In the future we will almost certainly have a more reliable way to determine a person’s blood alcohol content via a breath test, but for now we rely on a breathalyzer. These machines are an inexact science, yet they often play a significant role in how a DUI case plays out. This is problematic, because there are a number of different ways a breathalyzer could be wrong about your level of intoxication. Below, we look at some common ways in which breathalyzers can be wrong.
Breathalyzers are the most common way of checking a suspect’s level of inebriation because Minnesota’s Implied Consent law makes it a crime in and of itself to refuse testing. However, there are a number of different ways that a breathalyzer can paint an inaccurate picture. Here are a few examples.
Wrong Machine – There are basically two types of breathalyzers – a platinum fuel cell and a semiconductor sensor breathalyzer. The former is a more accurate machine, while the latter is cheaper and less reliable. Due to the way the semiconductor sensor detects the presence of alcohol, there exists the possibility of a false positive result. Most police departments use platinum fuel cell breathalyzers, but if you find that they used one with a semiconductor sensor, you may be able to challenge the validity of the test results.
Faulty Machine – No matter what type of breathalyzer the police use, all machines need regular maintenance and calibration checks to ensure they are working correctly. If the machine hasn’t been calibrated with documentation to prove this, the test result may be inadmissible in court.
Single Test – Most breath tests are administered multiple times because this helps to provide a higher degree of accuracy. Many things can vary from one test to another, so if the officer only takes one reading and takes it as the truth, you may have a legal challenge to throw out the test results.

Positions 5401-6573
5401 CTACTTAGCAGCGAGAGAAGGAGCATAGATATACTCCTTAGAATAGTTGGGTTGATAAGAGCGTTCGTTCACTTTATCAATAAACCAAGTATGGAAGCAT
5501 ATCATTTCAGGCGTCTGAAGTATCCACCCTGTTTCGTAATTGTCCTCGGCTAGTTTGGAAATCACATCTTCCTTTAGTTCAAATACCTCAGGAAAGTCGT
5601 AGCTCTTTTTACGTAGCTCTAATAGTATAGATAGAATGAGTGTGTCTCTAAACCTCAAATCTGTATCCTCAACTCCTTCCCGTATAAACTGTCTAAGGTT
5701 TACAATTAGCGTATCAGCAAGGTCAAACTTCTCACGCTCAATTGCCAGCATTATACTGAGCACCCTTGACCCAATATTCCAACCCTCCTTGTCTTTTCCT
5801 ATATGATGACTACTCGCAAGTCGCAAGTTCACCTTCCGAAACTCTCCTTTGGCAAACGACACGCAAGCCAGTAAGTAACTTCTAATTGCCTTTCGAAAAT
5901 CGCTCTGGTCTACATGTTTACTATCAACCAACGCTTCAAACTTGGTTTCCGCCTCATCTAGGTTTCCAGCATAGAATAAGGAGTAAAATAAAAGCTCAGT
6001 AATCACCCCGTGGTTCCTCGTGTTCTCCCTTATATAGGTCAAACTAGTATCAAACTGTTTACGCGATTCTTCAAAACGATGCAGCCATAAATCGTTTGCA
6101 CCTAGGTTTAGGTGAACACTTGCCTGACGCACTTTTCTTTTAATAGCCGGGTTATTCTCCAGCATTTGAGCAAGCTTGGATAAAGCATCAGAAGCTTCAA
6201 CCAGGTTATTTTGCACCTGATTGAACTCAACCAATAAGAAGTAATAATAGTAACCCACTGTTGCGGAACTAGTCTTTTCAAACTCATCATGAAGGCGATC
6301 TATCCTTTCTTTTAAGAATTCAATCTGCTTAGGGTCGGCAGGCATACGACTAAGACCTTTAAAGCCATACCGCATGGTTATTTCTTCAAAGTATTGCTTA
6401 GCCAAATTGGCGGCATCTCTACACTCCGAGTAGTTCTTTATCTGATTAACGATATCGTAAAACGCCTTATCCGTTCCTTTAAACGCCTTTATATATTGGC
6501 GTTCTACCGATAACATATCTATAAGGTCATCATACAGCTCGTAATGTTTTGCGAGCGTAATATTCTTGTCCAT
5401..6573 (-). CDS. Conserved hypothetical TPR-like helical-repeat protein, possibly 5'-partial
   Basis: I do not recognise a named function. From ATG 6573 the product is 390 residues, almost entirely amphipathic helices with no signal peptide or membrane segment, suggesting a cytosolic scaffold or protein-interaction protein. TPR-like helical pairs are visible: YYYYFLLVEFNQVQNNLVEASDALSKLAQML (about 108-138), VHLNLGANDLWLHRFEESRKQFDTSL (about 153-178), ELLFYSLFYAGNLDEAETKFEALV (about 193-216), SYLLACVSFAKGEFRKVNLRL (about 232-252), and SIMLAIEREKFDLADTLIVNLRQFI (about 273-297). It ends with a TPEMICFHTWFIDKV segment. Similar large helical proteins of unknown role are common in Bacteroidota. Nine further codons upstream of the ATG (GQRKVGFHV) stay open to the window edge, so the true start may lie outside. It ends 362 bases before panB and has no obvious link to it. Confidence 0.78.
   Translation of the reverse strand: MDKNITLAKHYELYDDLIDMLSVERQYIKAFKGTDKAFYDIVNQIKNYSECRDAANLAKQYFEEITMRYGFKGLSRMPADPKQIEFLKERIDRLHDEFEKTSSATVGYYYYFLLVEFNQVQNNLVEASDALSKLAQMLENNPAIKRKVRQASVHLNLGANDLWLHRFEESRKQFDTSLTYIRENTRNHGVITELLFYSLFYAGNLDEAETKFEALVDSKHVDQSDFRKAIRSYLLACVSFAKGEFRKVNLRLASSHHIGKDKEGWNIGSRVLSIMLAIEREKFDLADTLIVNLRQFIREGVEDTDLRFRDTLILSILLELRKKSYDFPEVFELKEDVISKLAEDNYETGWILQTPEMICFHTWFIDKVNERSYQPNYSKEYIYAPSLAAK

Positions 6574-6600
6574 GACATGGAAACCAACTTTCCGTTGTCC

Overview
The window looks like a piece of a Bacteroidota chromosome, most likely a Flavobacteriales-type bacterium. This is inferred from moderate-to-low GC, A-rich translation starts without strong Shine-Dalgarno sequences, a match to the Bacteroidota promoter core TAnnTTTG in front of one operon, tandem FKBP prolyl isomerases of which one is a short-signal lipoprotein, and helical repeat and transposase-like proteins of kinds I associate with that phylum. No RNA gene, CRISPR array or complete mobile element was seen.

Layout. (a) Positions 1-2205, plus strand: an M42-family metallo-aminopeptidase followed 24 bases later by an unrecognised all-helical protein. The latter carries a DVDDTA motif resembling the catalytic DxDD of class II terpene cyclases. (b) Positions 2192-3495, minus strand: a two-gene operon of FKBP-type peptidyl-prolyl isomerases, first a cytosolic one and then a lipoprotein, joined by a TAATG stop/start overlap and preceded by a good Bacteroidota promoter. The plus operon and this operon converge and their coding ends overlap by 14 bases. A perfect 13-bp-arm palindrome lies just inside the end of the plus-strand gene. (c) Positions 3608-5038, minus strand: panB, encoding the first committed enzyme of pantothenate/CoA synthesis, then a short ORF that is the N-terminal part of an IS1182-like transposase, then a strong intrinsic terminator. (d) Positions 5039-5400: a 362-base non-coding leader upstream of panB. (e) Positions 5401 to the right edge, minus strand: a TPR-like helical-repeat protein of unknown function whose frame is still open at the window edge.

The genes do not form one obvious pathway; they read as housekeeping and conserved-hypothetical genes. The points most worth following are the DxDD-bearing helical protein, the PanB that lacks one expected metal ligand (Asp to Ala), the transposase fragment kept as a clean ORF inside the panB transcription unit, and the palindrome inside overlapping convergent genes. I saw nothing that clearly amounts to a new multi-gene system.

Health Conditions – Certain health conditions can also affect the reliability of a breathalyzer result. Diabetics are more likely to produce a false positive test, while acid reflux, GERD and cystic fibrosis can all impact a breathalyzer reading. If you have documented medical proof of your illness, you may be able to challenge the validity of the test results.
Mouth Objects – Objects in your mouth or recently drinking certain liquids can impact the accuracy of test results. Gum, mouthwash, cough syrup or cigarettes have all been shown to have the potential to impact semiconductor sensor breathalyzer tests.
Work-Related Factors – If you work in certain trades, there’s a chance that chemical substances could make their way onto your clothes or into your lungs and affect your breath test results. Paints, cleaning supplies, adhesives and plastics all produce fumes that could affect the breath test reading. This is more of a long shot, but worth considering if you work in the trades.
For more information about breath tests, or to set up a free case evaluation by Avery Appelman, contact Appelman Law Firm today at (952) 224-2277.
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